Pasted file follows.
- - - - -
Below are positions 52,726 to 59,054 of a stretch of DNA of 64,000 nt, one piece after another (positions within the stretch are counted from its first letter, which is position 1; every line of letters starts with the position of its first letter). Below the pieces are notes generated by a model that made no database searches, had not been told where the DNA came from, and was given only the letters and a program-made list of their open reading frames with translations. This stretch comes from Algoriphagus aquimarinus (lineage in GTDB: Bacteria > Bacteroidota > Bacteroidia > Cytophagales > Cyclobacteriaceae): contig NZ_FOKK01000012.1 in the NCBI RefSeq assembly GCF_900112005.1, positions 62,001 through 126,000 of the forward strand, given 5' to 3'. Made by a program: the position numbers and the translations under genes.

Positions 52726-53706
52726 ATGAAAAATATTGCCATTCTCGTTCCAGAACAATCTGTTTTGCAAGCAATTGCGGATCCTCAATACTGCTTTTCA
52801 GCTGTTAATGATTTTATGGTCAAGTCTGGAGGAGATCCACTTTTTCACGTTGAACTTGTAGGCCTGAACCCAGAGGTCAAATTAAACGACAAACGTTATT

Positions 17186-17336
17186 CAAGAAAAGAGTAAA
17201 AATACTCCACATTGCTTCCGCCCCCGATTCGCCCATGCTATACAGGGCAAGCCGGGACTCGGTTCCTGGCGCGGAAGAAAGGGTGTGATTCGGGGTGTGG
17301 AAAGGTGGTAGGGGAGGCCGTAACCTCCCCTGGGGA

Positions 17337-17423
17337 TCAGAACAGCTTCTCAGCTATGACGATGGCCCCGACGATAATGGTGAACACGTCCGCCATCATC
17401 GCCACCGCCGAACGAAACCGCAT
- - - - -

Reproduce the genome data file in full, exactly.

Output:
Below are positions 52,726 to 59,054 of a stretch of DNA of 64,000 nt, one piece after another (positions within the stretch are counted from its first letter, which is position 1; every line of letters starts with the position of its first letter). Below the pieces are notes generated by a model that made no database searches, had not been told where the DNA came from, and was given only the letters and a program-made list of their open reading frames with translations. This stretch comes from Algoriphagus aquimarinus (lineage in GTDB: Bacteria > Bacteroidota > Bacteroidia > Cytophagales > Cyclobacteriaceae): contig NZ_FOKK01000012.1 in the NCBI RefSeq assembly GCF_900112005.1, positions 62,001 through 126,000 of the forward strand, given 5' to 3'. Made by a program: the position numbers and the translations under genes.

Positions 52726-53706
52726 ATGAAAAATATTGCCATTCTCGTTCCAGAACAATCTGTTTTGCAAGCAATTGCGGATCCTCAATACTGCTTTTCA
52801 GCTGTTAATGATTTTATGGTCAAGTCTGGAGGAGATCCACTTTTTCACGTTGAACTTGTAGGCCTGAACCCAGAGGTCAAATTAAACGACAAACGTTATT

Positions 17186-17336
17186 CAAGAAAAGAGTAAA
17201 AATACTCCACATTGCTTCCGCCCCCGATTCGCCCATGCTATACAGGGCAAGCCGGGACTCGGTTCCTGGCGCGGAAGAAAGGGTGTGATTCGGGGTGTGG
17301 AAAGGTGGTAGGGGAGGCCGTAACCTCCCCTGGGGA

Positions 17337-17423
17337 TCAGAACAGCTTCTCAGCTATGACGATGGCCCCGACGATAATGGTGAACACGTCCGCCATCATC
17401 GCCACCGCCGAACGAAACCGCAT